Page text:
\end{Theorem}
\section{Towers of Voltage Graphs and Iwasawa Theory}
\label{sec 4}
We begin Section \ref{4.1} by defining a \emph{cyclic $p$-tower} of graphs. We then extend this definition to a cyclic \emph{voltage} $p$-tower of graphs by using Theorems \ref{theorem5} and \ref{voltage} from Section \ref{3.4}. From this, we get a ``universal cover'' of the tower by an infinite derived graph that we call $X_{p^\infty}; $ it is the derived graph obtained from the voltage graph $(X,\ZZ_p,\alpha)$, where the voltage group is the additive $p$-adic integers and the voltage assignment $\alpha$ is determined by the cyclic voltage $p$-tower. We call $X_{p^\infty}$ the \emph{completion of the tower}. In Section \ref{4.3}, we present important definitions and results pertaining to $\Lambda$-modules. Then in Subsection \ref{4.3.1}, we specify the $\Lambda$-modules be finitely generated. In Subsection \ref{4.3.2} we construct a finitely generated torsion $\Lambda$-module, which we call $\Pic_\Lambda.$ Finally in Section \ref{4.4} we prove the main theorem (Theorem \ref{main}) of this paper.
\subsection{$p$-Tower Covering Graphs}
\label{4.1}
We begin by defining a cyclic $p$-tower of graphs. We assume $p$ is a fixed prime.
\begin{definition}\label{tower}
A \emph{cyclic $p$-tower} of graphs above a base graph $X$ is a sequence of covering graphs
\[
X=X_0\leftarrow X_1\leftarrow X_2 \leftarrow \cdots \leftarrow X_m \leftarrow \cdots
\]
such that for $m\geq 0,$ the cover $X_{m}/X$ is normal with $\Gal(X_m/X)\cong\ZZ/p^m\ZZ.$
\end{definition}
Note that for $m\geq 0,$ this implies that the cover $X_{m+1}/X_m$ is normal with $\Gal(X_{m+1}/X_m)\cong\ZZ/p\ZZ$ by the Fundamental Theorem of Galois Theory, along with the Third Isomorphism Theorem \cite{11}.
Now we specialize Definition~\ref{tower} to voltage graphs.
\begin{definition}\label{p-tower}
A \emph{cyclic voltage $p$-tower} of graphs above a base graph $X$ is a sequence of derived graphs
$$
X=X_0\leftarrow X_1\leftarrow X_2 \leftarrow \cdots \leftarrow X_m \leftarrow \cdots
$$
such that
for $m\geq 0,$ $X_{m}/X$ is a derived graph with $\Gal(X_m/X)\cong\ZZ/p^m\ZZ.$
\end{definition}
Theorems~\ref{theorem5} and \ref{voltage} in Section~\ref{3.4} extend to towers,
so we may choose notation that describes the vertices, edges, voltage assignments and Galois actions on
the graphs $X_m$ in compatible ways that are determined by the covering maps. In short, each $X_m$ is a derived cover of $X$ defined by a voltage adjacency matrix of fixed degree $n$
whose $i,j$ entries are $\alpha_{i,j}^m$ in the group ring $\ZZ[\ZZ/p^m \ZZ]$; and for each fixed $i,j$ the sequence of such entries has a limit as $m \rightarrow \infty$ in the $p$-adic integral group ring. The $n \times n$ matrix whose entries
are these limits forms a voltage adjacency matrix for the ``completion graph'' that we now describe.
This construction is straightforward, and the precise details are given explicitly in \cite[Section 5.1]{29}.
This leads to a ``universal cover''
of the tower, by an infinite derived graph that we call~$X_{p^\infty}$.\
\begin{definition}\label{Xpinfty}
Given a cyclic voltage $p$-tower as in Definition \ref{p-tower}, with each $X_m$ the derived graph for the voltage assignment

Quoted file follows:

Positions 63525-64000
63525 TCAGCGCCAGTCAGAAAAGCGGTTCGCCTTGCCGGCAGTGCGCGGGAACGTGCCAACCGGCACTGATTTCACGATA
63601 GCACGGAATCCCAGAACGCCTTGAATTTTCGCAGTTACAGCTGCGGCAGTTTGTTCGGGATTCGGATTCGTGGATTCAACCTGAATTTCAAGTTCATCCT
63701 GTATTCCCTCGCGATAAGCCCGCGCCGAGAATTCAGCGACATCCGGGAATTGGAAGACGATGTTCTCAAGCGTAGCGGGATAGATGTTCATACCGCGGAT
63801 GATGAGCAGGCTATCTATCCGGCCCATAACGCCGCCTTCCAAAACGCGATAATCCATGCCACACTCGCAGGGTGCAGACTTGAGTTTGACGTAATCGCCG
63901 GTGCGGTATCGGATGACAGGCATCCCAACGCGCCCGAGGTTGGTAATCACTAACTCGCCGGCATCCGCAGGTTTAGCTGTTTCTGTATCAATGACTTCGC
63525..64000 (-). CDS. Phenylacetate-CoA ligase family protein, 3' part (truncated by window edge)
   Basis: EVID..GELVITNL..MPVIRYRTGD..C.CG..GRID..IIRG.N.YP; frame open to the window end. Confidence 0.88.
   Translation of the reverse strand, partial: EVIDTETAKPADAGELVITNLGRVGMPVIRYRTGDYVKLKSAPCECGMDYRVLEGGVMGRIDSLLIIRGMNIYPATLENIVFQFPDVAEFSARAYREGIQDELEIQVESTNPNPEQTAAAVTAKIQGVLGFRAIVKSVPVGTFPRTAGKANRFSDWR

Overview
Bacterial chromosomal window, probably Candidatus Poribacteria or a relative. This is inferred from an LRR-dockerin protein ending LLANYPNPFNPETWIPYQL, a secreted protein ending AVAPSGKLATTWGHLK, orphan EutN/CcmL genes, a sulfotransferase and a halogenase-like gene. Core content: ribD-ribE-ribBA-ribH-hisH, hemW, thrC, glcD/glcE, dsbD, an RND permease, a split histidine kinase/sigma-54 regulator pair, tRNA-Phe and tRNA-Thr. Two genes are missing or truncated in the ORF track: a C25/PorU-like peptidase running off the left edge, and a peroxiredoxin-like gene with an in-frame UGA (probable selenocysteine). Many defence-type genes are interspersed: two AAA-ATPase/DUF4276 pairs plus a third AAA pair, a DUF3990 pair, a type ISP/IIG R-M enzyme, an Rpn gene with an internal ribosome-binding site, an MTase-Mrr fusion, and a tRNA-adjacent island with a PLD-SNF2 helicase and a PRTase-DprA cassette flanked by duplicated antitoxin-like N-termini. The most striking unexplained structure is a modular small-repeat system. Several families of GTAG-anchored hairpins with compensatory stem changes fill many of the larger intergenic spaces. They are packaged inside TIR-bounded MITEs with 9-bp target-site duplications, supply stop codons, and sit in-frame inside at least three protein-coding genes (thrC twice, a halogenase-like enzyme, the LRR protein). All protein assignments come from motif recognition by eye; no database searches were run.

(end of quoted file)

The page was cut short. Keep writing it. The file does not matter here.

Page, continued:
$\alpha_m : E(X)^+ \rightarrow \ZZ/p^m \ZZ$, let $X_{p^\infty}$ be the derived graph obtained from
the voltage graph $(X, \ZZ_p,\alpha)$, where the voltage group is the \textup{(}additive\textup{)} $p$-adic integers and voltage assignment
$\alpha$ is determined by the tower.
We call $X_{p^\infty}$ the \emph{completion of the tower}.
\end{definition}
\begin{Theorem}\label{towercompletion}
Let $X = X_0 \leftarrow X_1 \leftarrow X_2 \leftarrow \cdots \leftarrow X_m \leftarrow \cdots$ be a
cyclic voltage $p$-tower, let $X_{p^\infty}$ be the completion of the tower, and for each $m \ge 0$ let $\overline X_m$
be the associated intermediate graphs.
Then for all $m \ge 0$ there are graph isomorphisms $\overline X_m \rightarrow X_m$, depicted as the horizontal maps in
Figure \ref{figure 5.2}, such that all the maps in that figure commute, and commute with the action of $\ZZ_p$ as automorphisms of each graph.
\end{Theorem}
\begin{figure}[H]
\centering
\begin{tikzpicture}
%% vertices
%% vertex labels
\node at (0,0) {$\overline{X}_0$};
\node at (0,4) {$\overline{X}_m$};
\node at (0,8) {$\overline{X}_k$};
\node at (2,8.3) {$\iso$};
\node at (2,4.3) {$\iso$};
\node at (2,.3) {$\iso$};
\node at (0,10.6) {${X}_{p^\infty}$};
\node at (0,2) {$\vdots$};
\node at (0,6) {$\vdots$};
\node at (0,10) {$\vdots$};
%%
\node at (4,0) {$X_0$};
\node at (4,4) {${X}_m$};
\node at (4,8) {${X}_k$};
\node at (4,2) {$\vdots$};
\node at (4,6) {$\vdots$};
\node at (4,10) {$\vdots$};
%%% edges
\draw[->] (0,1.5) -- (0,.5);
\draw[->] (0,3.5) -- (0,2.5);
\draw[->] (0,5.5) -- (0,4.5);
\draw[->] (0,7.5) -- (0,6.5);
\draw[->] (0,9.5) -- (0,8.5);
%%
\draw[->] (4,1.5) -- (4,.5);
\draw[->] (4,3.5) -- (4,2.5);
\draw[->] (4,5.5) -- (4,4.5);
\draw[->] (4,7.5) -- (4,6.5);
\draw[->] (4,9.5) -- (4,8.5);
%%
\draw[->] (.5,8) -- (3.5,8);
\draw[->] (.5,4) -- (3.5,4);
\draw[->] (.5,0) -- (3.5,0);
\end{tikzpicture}
\caption{Cyclic voltage $p$-tower with completion $X_{p^\infty}$}
\label{figure 5.2}
\end{figure}
We will henceforth write the voltage group $\ZZ_p$ as the
{\it multiplicative} profinite group $\Gamma$, where, as a profinite group, it is cyclic:
it is the closure of an infinite (multiplicative) cyclic group $\gp \gamma$ under the $p$-adic metric topology,
for some $\gamma$.
\subsection{Iwasawa Modules}
\label{4.3}
Fundamental to Iwasawa's development of $p$-class groups in $\ZZ_p$-towers of number fields was his study of certain finitely generated modules over the $\ZZ_p$-algebra $\Lambda = \ZZ_p[[\Gamma]]$. Here $\Lambda$ is the compactification of $\ZZ_p[\Gamma]$, under the profinite topology defined by the open subgroups $\Gamma^{p^m}$.